Objectives The aim of this study was to describe the contemporary incidence of chronic total occlusions (CTOs) and the success rates of CTO percutaneous coronary intervention (PCI), as well as the complications and long-term outcomes of these patients. Background The contemporary prevalence and management of coronary CTOs is understudied. Methods Consecutive veterans undergoing coronary angiography at 79 Veterans Affairs sites between 2007 and 2013 were examined. Detailed baseline clinical, angiographic, and follow-up outcomes were evaluated using national data from the Veterans Affairs Clinical Assessment Reporting and Tracking program. Results Among 111,273 patients with obstructive coronary artery disease, 29,399 (26.4%) had ≥1 CTO, most commonly in the right coronary artery distribution (n = 18,986 [64.6%]). Elective CTO PCI was attempted in 2,394 patients (8.1%), with a procedural success rate of 79.7%. The odds of CTO PCI success increased over the years of the study (odds ratio: 1.08; 95% confidence interval [CI]: 1.01 to 1.16; p = 0.03). Compared with failed CTO PCI, successful CTO PCI was associated with a decreased adjusted risk for mortality (hazard ratio: 0.67; 95% CI: 0.47 to 0.95; p = 0.02) and coronary artery bypass graft surgery (hazard ratio: 0.14; 95% CI: 0.08 to 0.24; p < 0.01) at 2 years but no significant change in the risk for hospitalization for myocardial infarction (hazard ratio: 0.89; 95% CI: 0.58 to 1.36; p = 0.58). Conclusions Approximately 1 in 4 patients with obstructive coronary artery disease on coronary angiography had CTOs. Among patients who went on to elective CTO PCI, the success rate was 79.7%. Compared with failed CTO PCI, successful CTO PCI was associated with a decreased risk for mortality as well as a decreased need for subsequent coronary artery bypass graft surgery.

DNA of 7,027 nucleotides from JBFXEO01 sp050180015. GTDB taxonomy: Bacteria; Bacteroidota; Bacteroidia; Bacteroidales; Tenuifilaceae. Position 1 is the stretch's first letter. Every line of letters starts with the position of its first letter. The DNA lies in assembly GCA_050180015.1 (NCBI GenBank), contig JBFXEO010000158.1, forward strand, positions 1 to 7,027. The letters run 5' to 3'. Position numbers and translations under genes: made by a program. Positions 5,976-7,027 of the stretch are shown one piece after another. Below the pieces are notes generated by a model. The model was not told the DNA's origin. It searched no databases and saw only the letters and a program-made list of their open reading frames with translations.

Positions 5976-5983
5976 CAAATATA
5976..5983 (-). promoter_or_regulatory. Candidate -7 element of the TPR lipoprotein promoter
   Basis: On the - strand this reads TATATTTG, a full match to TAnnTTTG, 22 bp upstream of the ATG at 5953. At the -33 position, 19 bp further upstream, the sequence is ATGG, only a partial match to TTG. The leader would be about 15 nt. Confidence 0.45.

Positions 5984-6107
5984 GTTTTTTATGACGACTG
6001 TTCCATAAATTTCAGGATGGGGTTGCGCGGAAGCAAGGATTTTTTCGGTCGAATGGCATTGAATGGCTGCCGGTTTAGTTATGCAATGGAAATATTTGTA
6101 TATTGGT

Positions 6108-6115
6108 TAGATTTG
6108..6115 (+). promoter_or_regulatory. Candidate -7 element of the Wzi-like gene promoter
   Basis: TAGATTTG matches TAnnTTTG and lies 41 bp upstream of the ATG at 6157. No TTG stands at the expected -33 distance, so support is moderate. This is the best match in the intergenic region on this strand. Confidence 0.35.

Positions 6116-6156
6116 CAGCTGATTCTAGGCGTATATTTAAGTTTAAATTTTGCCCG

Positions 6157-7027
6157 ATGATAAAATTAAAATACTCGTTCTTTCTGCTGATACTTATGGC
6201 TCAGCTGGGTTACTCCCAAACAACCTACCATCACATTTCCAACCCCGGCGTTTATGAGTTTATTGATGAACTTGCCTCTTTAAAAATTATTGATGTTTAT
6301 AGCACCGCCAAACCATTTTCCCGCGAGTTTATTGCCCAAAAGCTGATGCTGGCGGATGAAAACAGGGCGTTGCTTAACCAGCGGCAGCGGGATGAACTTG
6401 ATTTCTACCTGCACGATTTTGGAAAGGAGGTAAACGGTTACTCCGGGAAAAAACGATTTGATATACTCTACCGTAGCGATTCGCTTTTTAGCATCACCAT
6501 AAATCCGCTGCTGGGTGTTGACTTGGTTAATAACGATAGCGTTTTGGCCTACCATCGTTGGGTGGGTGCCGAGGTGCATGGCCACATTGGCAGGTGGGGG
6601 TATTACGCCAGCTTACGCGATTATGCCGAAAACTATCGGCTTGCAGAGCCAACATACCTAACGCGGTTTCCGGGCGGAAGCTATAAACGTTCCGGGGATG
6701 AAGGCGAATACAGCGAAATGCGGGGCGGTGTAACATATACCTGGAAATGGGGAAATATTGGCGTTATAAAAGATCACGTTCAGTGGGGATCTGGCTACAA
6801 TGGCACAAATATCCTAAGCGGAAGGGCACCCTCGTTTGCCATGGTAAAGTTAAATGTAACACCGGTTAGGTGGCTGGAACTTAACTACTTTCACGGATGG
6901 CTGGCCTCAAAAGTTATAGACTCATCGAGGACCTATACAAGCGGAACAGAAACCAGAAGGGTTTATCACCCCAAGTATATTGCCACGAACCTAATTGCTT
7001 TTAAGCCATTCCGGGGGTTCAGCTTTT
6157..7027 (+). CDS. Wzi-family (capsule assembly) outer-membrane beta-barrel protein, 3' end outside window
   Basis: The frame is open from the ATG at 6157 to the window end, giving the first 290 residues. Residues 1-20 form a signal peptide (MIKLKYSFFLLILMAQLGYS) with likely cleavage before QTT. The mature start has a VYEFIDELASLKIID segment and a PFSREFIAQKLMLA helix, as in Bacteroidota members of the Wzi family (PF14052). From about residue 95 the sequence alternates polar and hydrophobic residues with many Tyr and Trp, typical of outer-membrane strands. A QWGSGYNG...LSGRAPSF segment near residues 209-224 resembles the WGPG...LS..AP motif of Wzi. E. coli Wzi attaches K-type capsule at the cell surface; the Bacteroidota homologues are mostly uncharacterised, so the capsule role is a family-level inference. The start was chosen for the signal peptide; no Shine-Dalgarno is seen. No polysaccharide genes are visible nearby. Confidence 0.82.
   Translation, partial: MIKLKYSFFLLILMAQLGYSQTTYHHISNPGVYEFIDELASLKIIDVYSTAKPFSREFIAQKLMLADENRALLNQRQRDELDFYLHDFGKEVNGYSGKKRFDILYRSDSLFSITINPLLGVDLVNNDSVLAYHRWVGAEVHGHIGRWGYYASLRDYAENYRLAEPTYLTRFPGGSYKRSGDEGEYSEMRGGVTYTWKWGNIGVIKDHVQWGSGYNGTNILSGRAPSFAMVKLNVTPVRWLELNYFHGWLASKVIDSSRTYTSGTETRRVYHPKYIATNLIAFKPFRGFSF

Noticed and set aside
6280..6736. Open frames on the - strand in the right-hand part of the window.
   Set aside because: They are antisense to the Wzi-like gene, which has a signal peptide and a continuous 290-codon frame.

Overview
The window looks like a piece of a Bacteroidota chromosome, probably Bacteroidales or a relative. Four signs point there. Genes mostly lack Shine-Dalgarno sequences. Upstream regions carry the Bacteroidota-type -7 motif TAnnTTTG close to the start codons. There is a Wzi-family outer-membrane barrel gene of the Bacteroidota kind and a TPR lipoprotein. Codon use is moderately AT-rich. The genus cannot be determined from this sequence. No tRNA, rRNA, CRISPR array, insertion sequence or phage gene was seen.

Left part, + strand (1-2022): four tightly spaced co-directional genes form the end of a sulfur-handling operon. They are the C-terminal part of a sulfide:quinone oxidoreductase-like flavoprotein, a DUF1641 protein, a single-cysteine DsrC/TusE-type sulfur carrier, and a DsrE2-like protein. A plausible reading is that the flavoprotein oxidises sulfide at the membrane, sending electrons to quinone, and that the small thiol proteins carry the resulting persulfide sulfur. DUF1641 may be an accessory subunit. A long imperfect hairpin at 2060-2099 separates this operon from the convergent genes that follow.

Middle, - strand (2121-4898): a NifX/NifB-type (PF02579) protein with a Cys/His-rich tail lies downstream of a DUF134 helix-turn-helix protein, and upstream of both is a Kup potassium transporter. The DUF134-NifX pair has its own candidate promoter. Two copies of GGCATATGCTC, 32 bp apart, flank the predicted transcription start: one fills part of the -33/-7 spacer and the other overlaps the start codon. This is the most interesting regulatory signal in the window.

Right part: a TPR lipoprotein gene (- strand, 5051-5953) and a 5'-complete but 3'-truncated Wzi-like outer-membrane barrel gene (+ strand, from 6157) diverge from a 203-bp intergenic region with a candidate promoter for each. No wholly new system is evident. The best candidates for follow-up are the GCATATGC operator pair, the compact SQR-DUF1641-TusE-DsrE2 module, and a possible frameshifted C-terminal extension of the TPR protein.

- chronic total occlusion
- coronary artery disease
- percutaneous coronary interventions
ASJC Scopus subject areas
- Cardiology and Cardiovascular Medicine